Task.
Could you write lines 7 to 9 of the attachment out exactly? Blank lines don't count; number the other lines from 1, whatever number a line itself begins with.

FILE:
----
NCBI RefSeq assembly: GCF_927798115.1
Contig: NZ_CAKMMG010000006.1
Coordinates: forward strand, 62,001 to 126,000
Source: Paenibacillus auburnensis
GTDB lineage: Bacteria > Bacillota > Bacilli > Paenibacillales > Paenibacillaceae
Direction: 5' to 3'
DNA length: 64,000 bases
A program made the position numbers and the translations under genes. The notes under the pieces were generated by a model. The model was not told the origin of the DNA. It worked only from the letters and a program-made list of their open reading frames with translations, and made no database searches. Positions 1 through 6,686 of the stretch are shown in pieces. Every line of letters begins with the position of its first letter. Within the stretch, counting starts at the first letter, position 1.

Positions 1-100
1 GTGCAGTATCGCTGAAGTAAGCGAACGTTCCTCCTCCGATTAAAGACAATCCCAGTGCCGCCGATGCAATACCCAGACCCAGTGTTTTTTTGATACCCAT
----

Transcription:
DNA length: 64,000 bases
A program made the position numbers and the translations under genes. The notes under the pieces were generated by a model. The model was not told the origin of the DNA. It worked only from the letters and a program-made list of their open reading frames with translations, and made no database searches. Positions 1 through 6,686 of the stretch are shown in pieces. Every line of letters begins with the position of its first letter. Within the stretch, counting starts at the first letter, position 1.

Positions 1-100